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Audi A8 2018 REVIEW – Price, specs and road test


Picture of the Audi A8 carNC

This is the fourth-generation of this big Audi saloon

The fact is that many customers at these stratospheric heights are likely to want all of these and more besides. Primarily, they’re likely to be after a Mercedes S-Class or flagship Range Rover.

Which makes the task ahead of the likes of the BMW 7-Series and this new Audi A8 something of a near-vertical uphill struggle.

As stunning and understated as this A8 looks, there’s no question that the fourth-generation of this big Audi saloon has always been something of an alternative choice for those elite levels of the executive saloon market.

Beyond its design aesthetics, though, Audi is claiming that this new A8 is a “game-changer” being more refined and, crucially, more technically- advanced than ever before.

Most notably, the A8 has been developed to boast higher levels of automated driving.

All of which is very impressive but as with all “arms” races, especially automotive ones, much of this is splitting hairs and all of the cars in the sector end up boasting much of the same technology anyway.

The BMW 7-Series, for instance, has had a remote parking function for some time but you’re unlikely to ever hear anyone bragging about it, if only for its impracticality of use on a day-to-day basis. no; far better to focus on what’s useable and, more importantly, useful.

Despite using Audi’s latest confusing badging ladder, our test car was a 50TDI which actually means a 3.0-litre turbo- diesel engine with 286bhp.

That’s enough to get even this long-wheelbase version of the A8 from 0 to 60mph in just 5.9 seconds and on to a 155mph top speed.

That’s some serious pace for what is not a small car after all.

Picture of the Audi carNC

The A8 goes from 0 to 60mph in just 5.9 seconds

It’s also not bad at the pumps either, at least on paper, with a 50.4mpg average fuel economy and 146g/km emissions.

Crucially, at this level, the competition is more about how a car goes and feels on the road rather than on paper and this is both the Audi’s greatest strength and also its greatest weakness. Initially your impressions of the A8 are, frankly, exceptional.

The engine is unbelievably well insulated from the cabin and whisper-quiet, and there’s no doubt that it’s the kind of car in which you drive for hours yet feel as if you’d just popped to the shops.

Someone once said that the mark of a true luxury car is one that can change continents into countries and countries into counties with its comfort – and that’s certainly true of this new Audi.

But, and it’s a big but, it’s not without faults.

A small caveat here is that we’re splitting hairs but that’s what’s required at this level.

For starters, the A8 never really shrinks around you like the previous A8 did or other rivals do.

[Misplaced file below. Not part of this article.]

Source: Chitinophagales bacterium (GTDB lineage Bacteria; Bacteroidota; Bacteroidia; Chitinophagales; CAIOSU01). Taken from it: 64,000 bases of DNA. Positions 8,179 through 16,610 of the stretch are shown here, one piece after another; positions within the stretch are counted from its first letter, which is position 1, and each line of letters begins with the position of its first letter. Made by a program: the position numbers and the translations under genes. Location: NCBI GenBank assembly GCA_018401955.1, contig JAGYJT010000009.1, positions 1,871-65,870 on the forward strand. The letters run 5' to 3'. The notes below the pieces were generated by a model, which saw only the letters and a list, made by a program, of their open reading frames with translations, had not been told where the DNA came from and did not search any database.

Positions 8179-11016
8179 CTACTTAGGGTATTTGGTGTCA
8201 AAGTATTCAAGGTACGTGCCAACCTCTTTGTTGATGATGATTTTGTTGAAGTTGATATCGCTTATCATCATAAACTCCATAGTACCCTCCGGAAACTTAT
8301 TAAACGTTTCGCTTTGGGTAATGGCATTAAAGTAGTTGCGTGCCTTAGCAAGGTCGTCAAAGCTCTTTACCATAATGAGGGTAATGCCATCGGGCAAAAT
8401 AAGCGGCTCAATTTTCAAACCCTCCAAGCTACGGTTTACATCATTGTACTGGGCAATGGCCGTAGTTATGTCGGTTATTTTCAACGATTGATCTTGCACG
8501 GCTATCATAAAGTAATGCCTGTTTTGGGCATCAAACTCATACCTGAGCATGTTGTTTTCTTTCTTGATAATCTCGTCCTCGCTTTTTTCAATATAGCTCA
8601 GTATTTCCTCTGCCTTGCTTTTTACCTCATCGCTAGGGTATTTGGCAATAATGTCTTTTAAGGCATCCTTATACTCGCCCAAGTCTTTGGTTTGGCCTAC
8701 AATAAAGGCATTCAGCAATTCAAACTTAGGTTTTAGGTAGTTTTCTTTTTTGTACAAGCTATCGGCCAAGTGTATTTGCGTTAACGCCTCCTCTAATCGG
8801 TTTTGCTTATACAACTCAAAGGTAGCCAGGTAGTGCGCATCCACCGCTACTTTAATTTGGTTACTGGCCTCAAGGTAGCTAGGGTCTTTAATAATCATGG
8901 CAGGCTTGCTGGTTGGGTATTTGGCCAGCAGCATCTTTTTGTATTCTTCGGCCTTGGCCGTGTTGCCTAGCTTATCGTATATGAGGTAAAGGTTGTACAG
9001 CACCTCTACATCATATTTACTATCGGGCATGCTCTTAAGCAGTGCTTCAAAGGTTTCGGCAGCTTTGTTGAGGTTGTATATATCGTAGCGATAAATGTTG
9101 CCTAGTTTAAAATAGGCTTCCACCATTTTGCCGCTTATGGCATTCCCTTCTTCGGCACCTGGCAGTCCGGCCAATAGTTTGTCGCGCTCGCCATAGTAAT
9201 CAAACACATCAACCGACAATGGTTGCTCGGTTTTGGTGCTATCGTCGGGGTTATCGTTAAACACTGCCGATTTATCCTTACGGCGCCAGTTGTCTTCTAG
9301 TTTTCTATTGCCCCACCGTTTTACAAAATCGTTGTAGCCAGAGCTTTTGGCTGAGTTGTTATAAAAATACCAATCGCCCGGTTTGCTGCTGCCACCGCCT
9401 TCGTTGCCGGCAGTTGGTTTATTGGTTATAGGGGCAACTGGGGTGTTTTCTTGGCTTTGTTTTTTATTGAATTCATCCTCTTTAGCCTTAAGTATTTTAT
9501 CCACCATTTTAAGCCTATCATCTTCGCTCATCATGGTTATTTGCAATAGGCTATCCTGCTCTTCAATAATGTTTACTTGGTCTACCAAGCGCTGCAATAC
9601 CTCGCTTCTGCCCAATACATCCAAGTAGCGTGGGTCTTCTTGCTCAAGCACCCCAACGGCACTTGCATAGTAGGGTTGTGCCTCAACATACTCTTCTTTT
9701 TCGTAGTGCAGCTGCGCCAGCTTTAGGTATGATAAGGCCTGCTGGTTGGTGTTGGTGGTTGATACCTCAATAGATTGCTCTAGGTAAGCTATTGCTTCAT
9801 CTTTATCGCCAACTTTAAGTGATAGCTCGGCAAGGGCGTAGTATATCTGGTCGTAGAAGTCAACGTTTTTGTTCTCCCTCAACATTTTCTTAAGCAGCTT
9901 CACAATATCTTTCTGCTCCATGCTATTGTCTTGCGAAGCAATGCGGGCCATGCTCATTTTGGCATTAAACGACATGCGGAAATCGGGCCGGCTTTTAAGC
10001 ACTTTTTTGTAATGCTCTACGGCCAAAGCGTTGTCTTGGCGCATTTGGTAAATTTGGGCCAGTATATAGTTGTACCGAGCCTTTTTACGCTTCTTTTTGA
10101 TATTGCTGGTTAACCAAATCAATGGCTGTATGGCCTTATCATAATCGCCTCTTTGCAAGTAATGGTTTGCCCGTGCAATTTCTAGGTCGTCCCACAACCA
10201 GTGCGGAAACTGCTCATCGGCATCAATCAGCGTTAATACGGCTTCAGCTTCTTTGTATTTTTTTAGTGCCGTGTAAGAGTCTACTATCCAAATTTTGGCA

OK, so few owners are likely to be cornering these cars on their door handles but it’s still a factor that while this Audi is a big car, it feels like a big car too – two very different things. More important than that though is the A8’s ride quality.

Again, it’s good but it’s not exceptional.

Picture of the Audi carNC

The A8 is a stunning and understated car

Even in full comfort mode, you’re left feeling that the Audi’s ride could still be slightly better on rougher roads.

You still feel road imperfections and expansion strips but you can’t help wonder if they’d be felt in the cabin of a Mercedes S-Class.

You have to blame the optional 20in wheels tted to our test car instead of the standard car’s 18in ones.

That’s a shame because other elements of the A8 are so eye-wateringly good.

The build quality of the interior in particular is nothing short of immaculate and some of the materials like the matt wood and alcantara are simply stunning.

The touch-screens – fast becoming de rigueur in almost all new cars – have a haptic element to the controls, which feels a little odd but actually works well.

The only downside is that you’re forced to take your hands off the road to use the controls unlike, say, rotary buttons for the heating which you can use by feel.

In the back too, while there’s acres of legroom for the two outer seats there’s a huge transmission tunnel on the floor between them, and, rather oddly, the provided plug socket is European rather than a UK three-pin one.

Overall, this new Audi A8 is a very capable luxury car and anyone lucky enough to drive one would be very happy indeed.

The only problem is that all of its rivals are also very capable luxury cars so, as we said, at this level it becomes more about refinement minutiae.

And when you climb to such heady heights as these, every little helps.

LOGBOOK LOWDOWN

Price: £73,095

Engine: Turbo-diesel- 3.0-litre

Power: 0 to 60mph in 5.9 seconds, 155mph top speed

Fuel economy: 50.4mpg

CO2 emissions: 146g/km

Rivals: BMW 7-series, Lexus LS, Mercedes S-Class

Rating: 8/10



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I'm a 50 year old PLC programmer from Burnley, UK. I severed my time as an electrician in the baking industry and soon got involved with the up and coming technology of PLC's. Initially this was all based in the Uk but as the years went by I have gradually worked my way around the globe. At first it was mainly Mitsubishi with a bit of Modicon thrown in but these days the industry leaders seem to be the Allen Bradley range of PLC and HMI’s.

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